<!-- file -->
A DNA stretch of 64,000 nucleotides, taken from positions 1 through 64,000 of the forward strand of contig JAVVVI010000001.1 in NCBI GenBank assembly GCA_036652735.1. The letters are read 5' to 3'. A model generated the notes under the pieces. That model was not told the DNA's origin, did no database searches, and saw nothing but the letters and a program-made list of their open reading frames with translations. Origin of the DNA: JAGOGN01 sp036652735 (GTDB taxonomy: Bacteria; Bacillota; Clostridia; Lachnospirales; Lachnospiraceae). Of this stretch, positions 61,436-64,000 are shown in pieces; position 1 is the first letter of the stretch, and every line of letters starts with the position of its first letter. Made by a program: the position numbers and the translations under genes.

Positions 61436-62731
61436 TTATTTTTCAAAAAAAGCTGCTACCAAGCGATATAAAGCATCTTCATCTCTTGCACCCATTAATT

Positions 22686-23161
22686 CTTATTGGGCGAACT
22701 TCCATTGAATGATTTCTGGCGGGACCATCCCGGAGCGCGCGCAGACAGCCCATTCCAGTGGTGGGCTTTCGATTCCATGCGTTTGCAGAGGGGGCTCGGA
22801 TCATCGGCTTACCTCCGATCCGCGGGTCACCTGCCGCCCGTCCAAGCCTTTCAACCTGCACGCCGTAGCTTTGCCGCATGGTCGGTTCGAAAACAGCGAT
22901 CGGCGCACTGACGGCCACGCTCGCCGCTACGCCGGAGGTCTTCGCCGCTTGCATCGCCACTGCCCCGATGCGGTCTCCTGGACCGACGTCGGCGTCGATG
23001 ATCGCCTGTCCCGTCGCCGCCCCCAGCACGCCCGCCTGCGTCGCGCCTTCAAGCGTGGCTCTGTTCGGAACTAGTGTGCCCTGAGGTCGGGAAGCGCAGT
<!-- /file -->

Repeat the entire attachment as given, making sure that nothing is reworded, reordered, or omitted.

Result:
A DNA stretch of 64,000 nucleotides, taken from positions 1 through 64,000 of the forward strand of contig JAVVVI010000001.1 in NCBI GenBank assembly GCA_036652735.1. The letters are read 5' to 3'. A model generated the notes under the pieces. That model was not told the DNA's origin, did no database searches, and saw nothing but the letters and a program-made list of their open reading frames with translations. Origin of the DNA: JAGOGN01 sp036652735 (GTDB taxonomy: Bacteria; Bacillota; Clostridia; Lachnospirales; Lachnospiraceae). Of this stretch, positions 61,436-64,000 are shown in pieces; position 1 is the first letter of the stretch, and every line of letters starts with the position of its first letter. Made by a program: the position numbers and the translations under genes.

Positions 61436-62731
61436 TTATTTTTCAAAAAAAGCTGCTACCAAGCGATATAAAGCATCTTCATCTCTTGCACCCATTAATT

Positions 22686-23161
22686 CTTATTGGGCGAACT
22701 TCCATTGAATGATTTCTGGCGGGACCATCCCGGAGCGCGCGCAGACAGCCCATTCCAGTGGTGGGCTTTCGATTCCATGCGTTTGCAGAGGGGGCTCGGA
22801 TCATCGGCTTACCTCCGATCCGCGGGTCACCTGCCGCCCGTCCAAGCCTTTCAACCTGCACGCCGTAGCTTTGCCGCATGGTCGGTTCGAAAACAGCGAT
22901 CGGCGCACTGACGGCCACGCTCGCCGCTACGCCGGAGGTCTTCGCCGCTTGCATCGCCACTGCCCCGATGCGGTCTCCTGGACCGACGTCGGCGTCGATG
23001 ATCGCCTGTCCCGTCGCCGCCCCCAGCACGCCCGCCTGCGTCGCGCCTTCAAGCGTGGCTCTGTTCGGAACTAGTGTGCCCTGAGGTCGGGAAGCGCAGT